In the wake of the George Floyd protests in 2020, many major corporations promised to change. Companies such as Grubhub, Microsoft, Peloton and Paypal issued public statements in support of the Black Lives Matter movement, and some referenced their own commitments to fostering diversity, equity and inclusion in the workplace — commitments that fell on the shoulders of chief diversity officers (CDOs), one of the fastest-growing chief positions of the past five years.

Next Friday, many of those CDOs will shares their challenges, successes and new ideas with the public in an open session at the Martha’s Vineyard Museum.

According to the S&P 500 index, hiring for DEI officials tripled in the period after Floyd’s death. The same survey found that many CDOs act as departments of one, have no prior experience in the role and suffer higher levels of burnout compared to other C-suite positions.

While that may paint a bleak picture, these are the challenges that Dani Monroe, the founder of the Martha’s Vineyard CDO Summit, wants to tackle. After more than 30 years as an external consultant, Ms. Monroe became the inaugural CDO at Mass General Brigham in 2016, where she experienced the same learning curve many CDOs face today.

“After George Floyd, there was no way to hold organizations accountable,” Ms. Monroe said ahead of the summit, which takes place from Wednesday to Friday, August 10 to 12. “There’s now a mindset of going back to business as usual, and those of us who know the cyclical nature of our work knew that 2020 was our window of opportunity, and now it’s beginning to close.”

To help prop the window open, the MV CDO Summit, a three-day retreat held on the lawn of the Martha’s Vineyard Museum, will help give CDOs the tools to encourage growth at their organizations and expose them to what Ms. Monroe calls a tradition of intellectual thought leadership on the Island. Featured speakers include Dr. Kizzmekia S. Corbett, PhD, a leading coronavirus scientist and assistant professor at the Harvard T.H. Chan School of Public Health; The View host Sunny Hostin; and journalist Nikole Hannah-Jones.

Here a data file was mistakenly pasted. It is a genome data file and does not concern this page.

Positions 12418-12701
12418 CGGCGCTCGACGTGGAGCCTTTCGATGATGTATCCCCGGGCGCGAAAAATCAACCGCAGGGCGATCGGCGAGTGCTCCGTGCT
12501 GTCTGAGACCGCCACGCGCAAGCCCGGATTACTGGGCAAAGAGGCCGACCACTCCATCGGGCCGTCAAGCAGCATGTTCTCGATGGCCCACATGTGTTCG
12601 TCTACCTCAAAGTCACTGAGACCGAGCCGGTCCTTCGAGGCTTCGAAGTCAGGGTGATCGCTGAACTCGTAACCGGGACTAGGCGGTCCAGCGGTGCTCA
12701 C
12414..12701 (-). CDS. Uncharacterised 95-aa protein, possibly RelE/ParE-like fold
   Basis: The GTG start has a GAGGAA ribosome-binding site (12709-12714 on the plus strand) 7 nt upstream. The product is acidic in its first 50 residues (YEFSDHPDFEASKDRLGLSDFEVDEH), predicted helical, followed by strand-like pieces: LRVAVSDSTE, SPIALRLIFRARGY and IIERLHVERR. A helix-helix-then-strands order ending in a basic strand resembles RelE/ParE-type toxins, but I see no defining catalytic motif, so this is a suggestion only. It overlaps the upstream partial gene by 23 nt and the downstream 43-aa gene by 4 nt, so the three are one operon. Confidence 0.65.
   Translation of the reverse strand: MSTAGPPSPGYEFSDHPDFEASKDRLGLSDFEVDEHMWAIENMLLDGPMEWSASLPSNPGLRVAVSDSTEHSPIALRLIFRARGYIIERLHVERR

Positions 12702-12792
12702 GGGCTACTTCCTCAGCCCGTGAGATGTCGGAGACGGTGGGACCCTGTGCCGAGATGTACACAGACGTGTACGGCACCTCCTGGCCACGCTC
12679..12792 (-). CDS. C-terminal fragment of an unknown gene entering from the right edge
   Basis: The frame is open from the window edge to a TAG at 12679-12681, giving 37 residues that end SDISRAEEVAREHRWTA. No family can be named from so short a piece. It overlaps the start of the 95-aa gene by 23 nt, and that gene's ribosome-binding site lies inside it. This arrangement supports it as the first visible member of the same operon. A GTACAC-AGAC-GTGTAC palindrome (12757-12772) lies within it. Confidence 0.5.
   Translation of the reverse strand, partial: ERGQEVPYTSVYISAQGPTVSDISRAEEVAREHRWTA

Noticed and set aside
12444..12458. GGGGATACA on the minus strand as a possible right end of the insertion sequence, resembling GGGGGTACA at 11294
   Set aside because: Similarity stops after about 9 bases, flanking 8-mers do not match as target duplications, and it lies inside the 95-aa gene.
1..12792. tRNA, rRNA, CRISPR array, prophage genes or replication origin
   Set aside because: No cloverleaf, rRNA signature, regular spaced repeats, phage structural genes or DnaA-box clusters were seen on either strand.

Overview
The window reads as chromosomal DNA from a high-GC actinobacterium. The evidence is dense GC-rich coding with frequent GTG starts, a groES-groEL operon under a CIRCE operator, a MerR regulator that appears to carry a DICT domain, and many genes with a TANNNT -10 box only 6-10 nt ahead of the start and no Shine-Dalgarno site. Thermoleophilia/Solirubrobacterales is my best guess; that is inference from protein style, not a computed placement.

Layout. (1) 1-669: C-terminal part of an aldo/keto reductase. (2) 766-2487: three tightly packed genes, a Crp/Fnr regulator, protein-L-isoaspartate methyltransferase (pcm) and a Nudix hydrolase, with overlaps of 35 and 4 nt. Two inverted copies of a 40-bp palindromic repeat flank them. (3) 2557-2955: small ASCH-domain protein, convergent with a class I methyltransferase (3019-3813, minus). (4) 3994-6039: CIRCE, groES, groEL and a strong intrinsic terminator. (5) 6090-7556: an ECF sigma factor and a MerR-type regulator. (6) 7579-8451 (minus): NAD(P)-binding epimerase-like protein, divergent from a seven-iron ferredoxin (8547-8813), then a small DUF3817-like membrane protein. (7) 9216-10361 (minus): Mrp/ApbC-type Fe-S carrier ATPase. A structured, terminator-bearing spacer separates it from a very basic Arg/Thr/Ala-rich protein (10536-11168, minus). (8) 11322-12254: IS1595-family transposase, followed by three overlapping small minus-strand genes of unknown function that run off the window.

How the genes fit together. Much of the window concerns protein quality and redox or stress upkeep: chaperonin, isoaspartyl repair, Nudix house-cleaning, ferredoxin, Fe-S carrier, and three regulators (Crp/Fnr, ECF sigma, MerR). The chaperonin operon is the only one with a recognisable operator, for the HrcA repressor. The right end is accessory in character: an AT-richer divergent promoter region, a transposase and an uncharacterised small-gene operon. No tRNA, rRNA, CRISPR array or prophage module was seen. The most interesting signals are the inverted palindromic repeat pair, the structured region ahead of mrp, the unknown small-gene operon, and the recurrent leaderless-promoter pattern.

The summit will also host a public session at 3 p.m. on August 12, at which community members can hear from keynote speakers and summit attendees can learn from the community that has hosted them the past three days.

“I didn’t just want one person talking about the five best ways to be a leader,” Ms. Monroe said. “Instead, I wanted people to experience these thought leaders and extrapolate from those conversations what the key components of leadership are.”

One of the biggest misconceptions about DEI work, Ms. Monroe believes, is the idea that that it can be limited to what management professionals call human capital, the skillset and experiences of the people they hire.

“DEI cuts across everything in an organization,” Ms. Monroe countered. “It’s the strategy and the tool that moves organizations forward.”

Nowadays, Ms. Monroe observed, CDOs are being called to address a variety of social justice issues in the workplace, from the fall of Roe v. Wade to the latest mass shooting. Without the proper agency and resources, CDOs can easily get overwhelmed.

“When you look at CDOs in organizations, we also experience our own microaggressions,” Ms. Monroe said. “We have to compartmentalize our own experiences as individuals in order to do the work. If you don’t step back and take care of yourself, that builds up and leads to burnout.”

For that reason, Ms. Monroe stresses the importance of boundaries, and solutions that emphasize wider strategy and policy over an individualized approach.

“It’s not about just coming up with a solution,” she said. “You have to integrate the solution and deal with the impact. You’re dealing with the people and politics, and the systems that may or may not exist to support you. And you have to live with the results and the tension of those on board and those who are not.”

That tension, Ms. Monroe said, is a key feature of DEI work, no matter where you are.

“Organizations don’t just change,” Ms. Monroe said. “You have to prepare them to get ready for change. You need a little bit of tension – just enough to wake people up and give them discomfort, but not so much that you get shut down.”